Younger Pashtun women opting for a more practical burqa
The difference between many Pashtun mothers and their daughters today 'blue versus black'
A young women wearing a black burqa which has a separate piece of cloth to cover the head and face in order not to impede the vision of the person wearing it. (Picture: Dawn.com)
Looking into the cultural and social dynamics of the conservative community, a change is visible from one generation to the next—that of choice in burqa. But what does this change from the blue to black burqa signify?
The blue-colored burqa, also referred to as the ‘shuttlecock’, is native to Afghanistan, however, the growing hold of the Taliban in the northern areas contributed to its spread in Pakistan as well. The reason: to increase the level of purdah for girls and women.
“When females wear the blue burqa, you can’t distinguish if she is a 12-year-old child or a 60-year-old grandmother,” says journalist and researcher Ali Arqam.
The blue burqa completely covers the body as a single piece of cloth, compared to the black burqa which is usually in three pieces: the coat, the head covering and the niqab.
In covering women with a single piece of cloth a number of practicalities are left ignored. For example when women step out to buy groceries or run errands and need to use their hands to pick up or carry anything they would have to lift their burqa and hold the items under it, which can be very inconvenient.
Further, the blue-colored light weight cloth flutters, especially during strong winds, and has to be held tightly, sometimes with both hands. With restricted vision and both hands used to hold the burqa in place it leaves women with little, if any, options to be able to do anything else.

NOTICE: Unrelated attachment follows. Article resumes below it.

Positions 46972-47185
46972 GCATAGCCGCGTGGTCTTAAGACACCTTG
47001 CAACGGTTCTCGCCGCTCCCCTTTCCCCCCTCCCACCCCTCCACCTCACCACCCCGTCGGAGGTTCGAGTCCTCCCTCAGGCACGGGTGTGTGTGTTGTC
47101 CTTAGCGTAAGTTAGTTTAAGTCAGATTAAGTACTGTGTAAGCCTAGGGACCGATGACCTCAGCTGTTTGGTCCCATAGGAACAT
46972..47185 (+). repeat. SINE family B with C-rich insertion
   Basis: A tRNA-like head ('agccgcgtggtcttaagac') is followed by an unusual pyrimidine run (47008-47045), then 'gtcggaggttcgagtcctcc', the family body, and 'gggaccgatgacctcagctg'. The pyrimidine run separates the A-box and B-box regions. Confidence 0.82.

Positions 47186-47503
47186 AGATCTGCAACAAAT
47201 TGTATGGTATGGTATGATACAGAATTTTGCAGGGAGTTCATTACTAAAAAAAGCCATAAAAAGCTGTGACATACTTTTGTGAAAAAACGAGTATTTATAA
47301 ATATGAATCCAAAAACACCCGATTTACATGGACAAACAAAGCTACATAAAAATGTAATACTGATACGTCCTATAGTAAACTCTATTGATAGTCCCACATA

In comparison the three-piece coat-styled black burqa has long sleeves and a separate piece to cover the face revealing only the eyes. This makes its easier for the wearer to maneuver themselves in public without impeding vision. The black burqa is also usually made of heavy fabric, which does not allow it to flutter in the wind easily, although this does make the attire much warmer to wear. Despite this setback, the advantages to the black burqa are many.
“I have only tried to wear my mother’s blue burqa once at home and when I did I almost immediately took it off,” says 14-year-old Marium who belongs to a Pashtun household and wanted to only share her first name.
“The cutwork by the eyes, which is meant to permit women wearing the blue burqa to see, actually pricks you and with no other opening it makes it very difficult to breathe,” she adds softly, not wanting to offend her mother.
Marium’s 17-year-old neighbor Faryal got married close to five months ago. Used to wearing the black burqa in her maiden days, the teenage bride felt nauseous for over a month before she managed to get used to the "claustrophobic blue one", she says.
But Faryal did not protest when she learnt she would have to move from the black burqa to the blue one after marriage out of respect for her family and her in-laws, Marium narrates.
There are however others who do not agree that respect for one’s culture means giving up on practicality and fashion.
“Women are treated as the honor of the family in Pashtun community, but as they (women) become more educated, empowered and modernized they continue to cover themselves but in a manner which is more current with the times and yes more fashionable,” says Samar Esapzai who is pursuing a PhD in rural development and gender studies.
Marium, who belongs to a lower middle-class but relatively educated household, is skeptical about agreeing with Esapzai's view on the issue.
“Purdah is part of our culture and our tradition. I am my father’s honor and when I get married I will be my husband’s and his household’s honor. Despite my preference, I’m prepared that I will mostly likely need to wear the blue burqa after marriage and when the time comes I will do the needful.”
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